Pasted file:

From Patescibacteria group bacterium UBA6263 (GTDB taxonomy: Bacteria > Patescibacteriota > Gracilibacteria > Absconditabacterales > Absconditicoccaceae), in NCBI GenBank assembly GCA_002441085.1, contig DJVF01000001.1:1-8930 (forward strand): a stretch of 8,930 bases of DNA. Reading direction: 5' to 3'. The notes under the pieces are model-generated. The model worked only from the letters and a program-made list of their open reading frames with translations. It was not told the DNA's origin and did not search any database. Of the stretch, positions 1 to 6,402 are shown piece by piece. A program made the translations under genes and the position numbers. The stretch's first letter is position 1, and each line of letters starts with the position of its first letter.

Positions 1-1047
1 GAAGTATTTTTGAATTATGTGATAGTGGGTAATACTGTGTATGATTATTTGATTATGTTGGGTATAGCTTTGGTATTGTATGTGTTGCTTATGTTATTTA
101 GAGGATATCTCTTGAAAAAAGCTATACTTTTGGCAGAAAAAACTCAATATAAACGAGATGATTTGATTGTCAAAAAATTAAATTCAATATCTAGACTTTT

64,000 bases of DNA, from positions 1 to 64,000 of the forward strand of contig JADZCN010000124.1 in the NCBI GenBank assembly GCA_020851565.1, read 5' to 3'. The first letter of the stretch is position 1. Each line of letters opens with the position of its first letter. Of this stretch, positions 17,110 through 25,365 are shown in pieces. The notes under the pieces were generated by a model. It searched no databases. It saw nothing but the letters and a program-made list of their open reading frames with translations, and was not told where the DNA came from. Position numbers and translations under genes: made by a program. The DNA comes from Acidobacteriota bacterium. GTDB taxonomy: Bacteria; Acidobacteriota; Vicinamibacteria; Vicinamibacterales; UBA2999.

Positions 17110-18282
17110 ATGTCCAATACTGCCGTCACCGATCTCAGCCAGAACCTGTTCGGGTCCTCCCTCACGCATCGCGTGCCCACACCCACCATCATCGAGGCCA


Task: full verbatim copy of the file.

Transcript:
From Patescibacteria group bacterium UBA6263 (GTDB taxonomy: Bacteria > Patescibacteriota > Gracilibacteria > Absconditabacterales > Absconditicoccaceae), in NCBI GenBank assembly GCA_002441085.1, contig DJVF01000001.1:1-8930 (forward strand): a stretch of 8,930 bases of DNA. Reading direction: 5' to 3'. The notes under the pieces are model-generated. The model worked only from the letters and a program-made list of their open reading frames with translations. It was not told the DNA's origin and did not search any database. Of the stretch, positions 1 to 6,402 are shown piece by piece. A program made the translations under genes and the position numbers. The stretch's first letter is position 1, and each line of letters starts with the position of its first letter.

Positions 1-1047
1 GAAGTATTTTTGAATTATGTGATAGTGGGTAATACTGTGTATGATTATTTGATTATGTTGGGTATAGCTTTGGTATTGTATGTGTTGCTTATGTTATTTA
101 GAGGATATCTCTTGAAAAAAGCTATACTTTTGGCAGAAAAAACTCAATATAAACGAGATGATTTGATTGTCAAAAAATTAAATTCAATATCTAGACTTTT

64,000 bases of DNA, from positions 1 to 64,000 of the forward strand of contig JADZCN010000124.1 in the NCBI GenBank assembly GCA_020851565.1, read 5' to 3'. The first letter of the stretch is position 1. Each line of letters opens with the position of its first letter. Of this stretch, positions 17,110 through 25,365 are shown in pieces. The notes under the pieces were generated by a model. It searched no databases. It saw nothing but the letters and a program-made list of their open reading frames with translations, and was not told where the DNA came from. Position numbers and translations under genes: made by a program. The DNA comes from Acidobacteriota bacterium. GTDB taxonomy: Bacteria; Acidobacteriota; Vicinamibacteria; Vicinamibacterales; UBA2999.

Positions 17110-18282
17110 ATGTCCAATACTGCCGTCACCGATCTCAGCCAGAACCTGTTCGGGTCCTCCCTCACGCATCGCGTGCCCACACCCACCATCATCGAGGCCA